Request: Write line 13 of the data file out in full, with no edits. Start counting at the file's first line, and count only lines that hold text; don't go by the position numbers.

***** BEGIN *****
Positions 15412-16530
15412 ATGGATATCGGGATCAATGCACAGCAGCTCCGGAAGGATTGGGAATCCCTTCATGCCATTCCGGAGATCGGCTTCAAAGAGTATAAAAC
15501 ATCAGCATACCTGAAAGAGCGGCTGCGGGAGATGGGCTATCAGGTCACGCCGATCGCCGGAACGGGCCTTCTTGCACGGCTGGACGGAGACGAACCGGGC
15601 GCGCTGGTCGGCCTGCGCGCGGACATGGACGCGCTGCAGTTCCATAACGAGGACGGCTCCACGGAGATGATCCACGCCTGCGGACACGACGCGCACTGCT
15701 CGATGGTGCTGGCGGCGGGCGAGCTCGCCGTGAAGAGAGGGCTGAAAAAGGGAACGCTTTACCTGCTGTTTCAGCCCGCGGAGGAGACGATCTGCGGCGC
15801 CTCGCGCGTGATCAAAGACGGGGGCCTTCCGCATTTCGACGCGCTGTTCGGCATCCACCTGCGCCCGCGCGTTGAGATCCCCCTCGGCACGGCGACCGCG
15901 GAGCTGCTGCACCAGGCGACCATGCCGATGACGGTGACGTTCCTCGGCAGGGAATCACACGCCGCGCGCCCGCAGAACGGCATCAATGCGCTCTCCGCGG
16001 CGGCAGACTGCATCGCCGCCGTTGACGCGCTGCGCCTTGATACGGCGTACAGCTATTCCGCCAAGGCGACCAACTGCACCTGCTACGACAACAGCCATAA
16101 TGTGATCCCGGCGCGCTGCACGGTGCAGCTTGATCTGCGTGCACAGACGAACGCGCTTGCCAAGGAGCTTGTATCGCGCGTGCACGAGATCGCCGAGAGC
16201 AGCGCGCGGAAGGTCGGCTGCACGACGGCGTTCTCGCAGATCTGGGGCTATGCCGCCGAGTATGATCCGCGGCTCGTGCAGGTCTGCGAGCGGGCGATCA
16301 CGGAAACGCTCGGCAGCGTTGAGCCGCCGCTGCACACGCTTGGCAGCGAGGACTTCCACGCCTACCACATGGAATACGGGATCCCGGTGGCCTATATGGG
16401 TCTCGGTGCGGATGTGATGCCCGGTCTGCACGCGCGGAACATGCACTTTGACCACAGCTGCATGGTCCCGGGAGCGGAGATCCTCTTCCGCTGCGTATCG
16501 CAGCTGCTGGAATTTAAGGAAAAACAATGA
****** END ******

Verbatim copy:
16501 CAGCTGCTGGAATTTAAGGAAAAACAATGA